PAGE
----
This is the second story of a series looking at how today’s retailers are fighting back against the Amazons of the world. It is brought to you by Sociomantic, a market leader in providing dynamic display ad campaigns powered by CRM data for eCommerce advertisers.
Say you saw a tweet from Target in your feed advertising a TV. You don’t click the on the link, retweet it or in any way interact with the ad. But you do buy the TV. How does Target know that their post led directly to a sale? Easy: It doesn’t.
Measuring social media ROI is still elusive for retailers. Social is certainly influencing consumers’ shopping behaviors. According to at least one survey, 33 percent of Facebook users have purchased an item they saw in their newsfeed or on a friend’s wall, and 59 percent of Pinterest users have purchased an item they saw on someone’s board. But when it comes to connecting retailers’ social media efforts to resulting sales (outside of direct-response ads), there are still too many unknowns, at least according to retailers.
“Murky is an understatement,” said Stormy Simon, co-president of Overstock. “There’s all kinds of tech that’s coming out, but it’s still so difficult to tie a social media account into a retail account.”
This is, of course, an overall challenge for many “top-of-the-funnel,” call-to-action brand-building efforts. There isn’t the direct correlation to sales for many brand-building initiatives, yet marketers can use marketing models to “prove” to some degree each piece is working.
The challenge in social is that it’s new. Right now, many marketers are in the “cost of doing business” school that views social marketing as a prerequisite for any serious marketer. At that point, it’s about doing your best to measure what you did.
Overstock, for example, maintains a presence on all of the usual social media platforms: Facebook, Twitter, Pinterest and YouTube. The online retailer’s approach to social media has been, according to Simon, “treading lightly and checking the backend to see what it does,” so as not to bombard its customers with too much messaging. While Overstock recognizes the importance of social for driving sales, it’s just not 100 percent clear to the retailer which social efforts are actually leading to purchases.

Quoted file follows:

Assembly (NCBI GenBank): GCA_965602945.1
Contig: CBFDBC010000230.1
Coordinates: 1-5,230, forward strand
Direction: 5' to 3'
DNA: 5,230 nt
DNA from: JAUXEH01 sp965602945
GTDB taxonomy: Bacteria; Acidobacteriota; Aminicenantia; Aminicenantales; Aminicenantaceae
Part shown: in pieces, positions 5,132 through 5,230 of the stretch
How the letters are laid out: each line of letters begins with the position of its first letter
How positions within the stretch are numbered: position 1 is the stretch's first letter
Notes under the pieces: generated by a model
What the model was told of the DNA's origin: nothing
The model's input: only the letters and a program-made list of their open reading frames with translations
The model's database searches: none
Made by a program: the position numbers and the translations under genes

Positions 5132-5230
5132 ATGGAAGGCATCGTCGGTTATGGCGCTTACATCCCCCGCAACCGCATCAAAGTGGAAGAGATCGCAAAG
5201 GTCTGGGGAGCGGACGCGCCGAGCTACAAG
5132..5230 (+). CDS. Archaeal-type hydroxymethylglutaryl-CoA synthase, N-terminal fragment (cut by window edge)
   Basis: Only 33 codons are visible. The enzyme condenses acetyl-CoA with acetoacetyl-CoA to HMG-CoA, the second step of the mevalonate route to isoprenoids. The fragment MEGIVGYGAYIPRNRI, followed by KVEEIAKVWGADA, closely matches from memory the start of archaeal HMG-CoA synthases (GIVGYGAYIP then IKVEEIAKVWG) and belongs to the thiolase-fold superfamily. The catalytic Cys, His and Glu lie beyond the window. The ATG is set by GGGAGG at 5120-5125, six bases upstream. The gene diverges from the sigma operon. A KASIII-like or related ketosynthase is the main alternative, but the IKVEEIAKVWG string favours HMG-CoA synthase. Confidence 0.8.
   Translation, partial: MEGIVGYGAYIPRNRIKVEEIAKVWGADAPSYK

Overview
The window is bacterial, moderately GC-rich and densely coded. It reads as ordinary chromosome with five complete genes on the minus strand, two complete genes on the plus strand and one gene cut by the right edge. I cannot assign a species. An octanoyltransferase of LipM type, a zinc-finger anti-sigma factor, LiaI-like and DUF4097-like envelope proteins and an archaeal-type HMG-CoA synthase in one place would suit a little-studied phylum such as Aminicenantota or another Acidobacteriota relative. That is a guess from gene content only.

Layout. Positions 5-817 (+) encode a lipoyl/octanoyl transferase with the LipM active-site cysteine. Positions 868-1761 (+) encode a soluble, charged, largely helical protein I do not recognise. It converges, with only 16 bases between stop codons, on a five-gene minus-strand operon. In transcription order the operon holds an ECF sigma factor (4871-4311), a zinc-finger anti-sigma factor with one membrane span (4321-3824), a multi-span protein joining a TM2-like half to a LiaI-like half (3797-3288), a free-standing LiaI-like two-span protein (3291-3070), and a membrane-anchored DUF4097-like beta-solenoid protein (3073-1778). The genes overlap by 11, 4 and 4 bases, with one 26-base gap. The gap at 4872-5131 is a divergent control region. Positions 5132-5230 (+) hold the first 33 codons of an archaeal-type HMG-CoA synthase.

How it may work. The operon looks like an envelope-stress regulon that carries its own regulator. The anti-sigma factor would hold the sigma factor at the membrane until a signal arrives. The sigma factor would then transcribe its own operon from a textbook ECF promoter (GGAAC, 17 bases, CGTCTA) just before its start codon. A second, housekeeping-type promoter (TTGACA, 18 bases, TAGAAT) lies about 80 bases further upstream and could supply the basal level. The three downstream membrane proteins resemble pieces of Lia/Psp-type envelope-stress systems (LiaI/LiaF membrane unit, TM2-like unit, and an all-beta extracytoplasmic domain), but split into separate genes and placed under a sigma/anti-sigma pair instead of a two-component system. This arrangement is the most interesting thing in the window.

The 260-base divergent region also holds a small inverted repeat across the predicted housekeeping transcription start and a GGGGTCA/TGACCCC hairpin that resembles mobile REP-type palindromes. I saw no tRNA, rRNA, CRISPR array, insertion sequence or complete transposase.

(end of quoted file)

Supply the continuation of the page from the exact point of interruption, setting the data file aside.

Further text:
“Someone could be standing in line going through their Facebook on their phone, and they get an impression of Overstock and go home and make the purchase, but it’s hard to connect those touchpoints,” said Simon. “On Pinterest, folks will pin an Overstock product and our images do well there – is that a boost in sales? Potentially.”
Simon explained that she has faith that tracking and measurement technologies will soon catch up so retailers can get a better grasp on social sales data. In the meantime, Overstock focuses on social to continue to create brand awareness and as a means of customer service communication.
“It can be daunting to think about calculating social ROI when we think about how far it strays from the conventional, straightforward method of calculating media value based on a publication’s advertising rate card,” said Abby Lavin, experience strategist at Fifth Season (the design and digital arm of Vivaldi Partners Group). “With social ROI, we’re talking not just about dollar spend but also the manpower put into developing and implementing a social media strategy.”
The counter-argument is that much of social marketing is of the flavor-of-the-month variety. Bob Hoffman, an agency exec who blogs as AdContrarian, recently declared, “Social media marketing has been exposed for not being the magic it was purported to be.” In fact, Hoffman sees the idea of consumers wanting to have conversations with brands as a “wonderful little fantasy.”
Not surprisingly, those on the social side of things see the issue differently. For them, the dearth of hard measurements simply means marketers aren’t tracking the right things. After all, most online actions can be tracked. And for offline sales, some retailers are starting to tie their customer records with social media handles, according to Jason Stein, president of social media agency Laundry Service.
Stein’s company drops conversion tracking pixels in the website, cookies that tells them the number of people who make a purchase or take some other action after clicking on a link on social media or after seeing an image posted on social media. “It’s not challenging for online retailers to measure ROI,” he said.
Simon agrees that ultimately a retailer like Overstock has to do the best it can to measure results without become so obsessed that it doesn’t keep up with changing consumer habits.
“The concerning piece is what’s next: I’ve been here 12 years almost, and Facebook came out of nowhere, and Twitter and Pinterest came out of nowhere, and it’s not going to stop there.”
Editor’s Note: An earlier version of this story contained a quote that had been taken out of context. The quote has been removed.
Image via Shutterstock
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